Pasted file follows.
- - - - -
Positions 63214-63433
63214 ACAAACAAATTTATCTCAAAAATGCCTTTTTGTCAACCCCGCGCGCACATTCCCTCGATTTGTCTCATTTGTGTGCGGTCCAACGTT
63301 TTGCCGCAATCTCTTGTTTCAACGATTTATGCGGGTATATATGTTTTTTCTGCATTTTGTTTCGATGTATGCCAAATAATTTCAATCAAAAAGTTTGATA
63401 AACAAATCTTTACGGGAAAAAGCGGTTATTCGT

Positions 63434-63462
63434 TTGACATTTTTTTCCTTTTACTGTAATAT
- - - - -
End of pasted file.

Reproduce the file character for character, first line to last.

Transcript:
Positions 63214-63433
63214 ACAAACAAATTTATCTCAAAAATGCCTTTTTGTCAACCCCGCGCGCACATTCCCTCGATTTGTCTCATTTGTGTGCGGTCCAACGTT
63301 TTGCCGCAATCTCTTGTTTCAACGATTTATGCGGGTATATATGTTTTTTCTGCATTTTGTTTCGATGTATGCCAAATAATTTCAATCAAAAAGTTTGATA
63401 AACAAATCTTTACGGGAAAAAGCGGTTATTCGT

Positions 63434-63462
63434 TTGACATTTTTTTCCTTTTACTGTAATAT